Pages 64-65

by Jeffrey Werbock

The word mugham is used to designate a specialized style of music attributed to the Azerbaijani people of the Caucasus mountain range and nearby territories by that name. Mugham is generally recognized as a derivative of another specialised style of music attributed to the Persians, known there as dastgah. In the Caucasus, the refined music of the Persian court received a jolt of musical energy from the grand ancient tradition of the ashikh, the singing bard / minstrel of the mountains of Kavkaz. The full throated yodeling technique of the Kavkaz Azerbaijani ashikh lends an extraordinary power to the elegant and folksy melodies they employ while accompanying themselves on the saz, a long neck lute. When these two great and ancient musical traditions met and mixed, they gave birth to an extraordinary style of music that is evolving
to this day.

To best appreciate mugham, it should be understood as a modern development of an ancient practice, which is the use of sound to induce a transformation of consciousness. Today this might be called trance music, but it would not be a good translation, because the word ’trance’ is associated with the hypnotic trance, whereas mugham offers an enhancement of consciousness, not a loss of consciousness of any degree.

Melodies used to attain ’trance’ states are relatively simple and repetitive, and versions of this can be found throughout the Middle East, Africa and Central Asia among the more nomadic tribes. In the cities, the more ’classical’ styles of music evolved, such as dastgah and mugham. In this sense, mugham is modern. It is as evolved in its form as the great classics of European music are in their form.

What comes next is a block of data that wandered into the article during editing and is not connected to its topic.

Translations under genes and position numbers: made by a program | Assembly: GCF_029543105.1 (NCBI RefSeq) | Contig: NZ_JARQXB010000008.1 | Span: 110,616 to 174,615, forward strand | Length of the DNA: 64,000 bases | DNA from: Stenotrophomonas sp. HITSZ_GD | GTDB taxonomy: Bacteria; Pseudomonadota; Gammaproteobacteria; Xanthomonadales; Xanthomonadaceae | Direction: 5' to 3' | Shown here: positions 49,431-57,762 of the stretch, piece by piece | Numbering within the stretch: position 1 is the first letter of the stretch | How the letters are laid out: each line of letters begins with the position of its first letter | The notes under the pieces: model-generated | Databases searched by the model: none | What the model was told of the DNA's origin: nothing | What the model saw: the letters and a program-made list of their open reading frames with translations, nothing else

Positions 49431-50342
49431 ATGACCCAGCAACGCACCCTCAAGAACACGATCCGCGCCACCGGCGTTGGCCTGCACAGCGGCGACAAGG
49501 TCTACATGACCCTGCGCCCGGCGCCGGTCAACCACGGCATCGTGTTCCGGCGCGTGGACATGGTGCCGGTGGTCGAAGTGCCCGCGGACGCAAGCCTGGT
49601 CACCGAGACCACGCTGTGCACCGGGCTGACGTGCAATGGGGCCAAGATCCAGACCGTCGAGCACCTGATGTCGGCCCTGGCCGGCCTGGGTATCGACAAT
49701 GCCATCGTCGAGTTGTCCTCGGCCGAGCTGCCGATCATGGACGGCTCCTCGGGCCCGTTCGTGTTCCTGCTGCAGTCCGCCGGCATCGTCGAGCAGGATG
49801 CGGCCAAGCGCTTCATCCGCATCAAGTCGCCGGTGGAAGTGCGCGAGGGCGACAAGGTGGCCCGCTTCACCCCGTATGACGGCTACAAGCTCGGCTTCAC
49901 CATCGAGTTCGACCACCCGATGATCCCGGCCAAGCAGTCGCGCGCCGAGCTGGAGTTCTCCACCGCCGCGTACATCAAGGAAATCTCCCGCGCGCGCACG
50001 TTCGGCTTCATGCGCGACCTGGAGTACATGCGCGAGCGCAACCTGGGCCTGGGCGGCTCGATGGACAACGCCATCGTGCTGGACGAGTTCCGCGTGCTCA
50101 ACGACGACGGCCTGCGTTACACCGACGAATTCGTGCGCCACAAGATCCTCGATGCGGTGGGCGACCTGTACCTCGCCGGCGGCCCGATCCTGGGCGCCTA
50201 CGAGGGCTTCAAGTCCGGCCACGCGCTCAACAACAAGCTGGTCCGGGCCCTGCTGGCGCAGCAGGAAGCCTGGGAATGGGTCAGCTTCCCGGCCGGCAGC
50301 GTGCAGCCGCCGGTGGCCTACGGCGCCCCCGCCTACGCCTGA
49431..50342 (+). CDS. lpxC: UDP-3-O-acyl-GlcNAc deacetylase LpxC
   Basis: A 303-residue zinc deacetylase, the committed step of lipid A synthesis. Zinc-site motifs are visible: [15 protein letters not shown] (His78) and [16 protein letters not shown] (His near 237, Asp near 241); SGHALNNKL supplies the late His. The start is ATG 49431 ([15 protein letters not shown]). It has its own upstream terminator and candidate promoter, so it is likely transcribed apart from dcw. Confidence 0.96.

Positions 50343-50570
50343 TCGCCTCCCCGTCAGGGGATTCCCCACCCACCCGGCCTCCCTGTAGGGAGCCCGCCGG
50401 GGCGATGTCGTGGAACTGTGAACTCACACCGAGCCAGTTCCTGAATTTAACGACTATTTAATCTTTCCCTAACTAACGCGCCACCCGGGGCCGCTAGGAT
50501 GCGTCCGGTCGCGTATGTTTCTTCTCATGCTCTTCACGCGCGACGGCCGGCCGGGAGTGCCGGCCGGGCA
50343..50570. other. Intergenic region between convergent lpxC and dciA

The evolution of mugham is in the incremental advancement of the density and subtlety of the construction of the melodic line. Free meter and microtonal, with the octave divided up into 84 potential divisions, mugham is guided by ’rules’ that allow for its perpetual renewal and further evolution in nuance. As ’trance’ music, the melodies composing mugham must remain true to the chosen scale, and the progression of tones must follow the natural contours of ripples on a wind blown lake. The melody must never jump round. There is nothing arbitrary about the way the principles of mugham shape a given melody. It must follow the sequence of the scale, proceeding up and down the tones of the chosen scale, one note closely following the other in pitch. At the same time, the order of the sequence is unexpected, and this unexpected order is repeated, like a fractal, down to the "atom" of music, the moment the note is actually played. There are four distinct features of mugham that the new listener may wish to be informed about. Because there are no real chordal structures in mugham, only melodies, the scales of mugham can be as microtonal as one might wish. This means that instead of dividing up the octave into seven whole intervals (or 12 half intervals) framed by eight tones, Azerbaijani mugham is divided up into 84 micro-intervals. To the ear unaccustomed to microtonal music, many of
the notes heard may sound strange. But the curious thing about microtonal music is that when the microtonal notes are played intentionally, they do not sound out of tune. Instead, they have this powerful effect on human feeling. As with other novel experiences involving human consciousness, the effect of microtonal music, which is subtle, is not always appreciated on first contact. It may take repeated exposures to it before the effect is fully registered in the listener.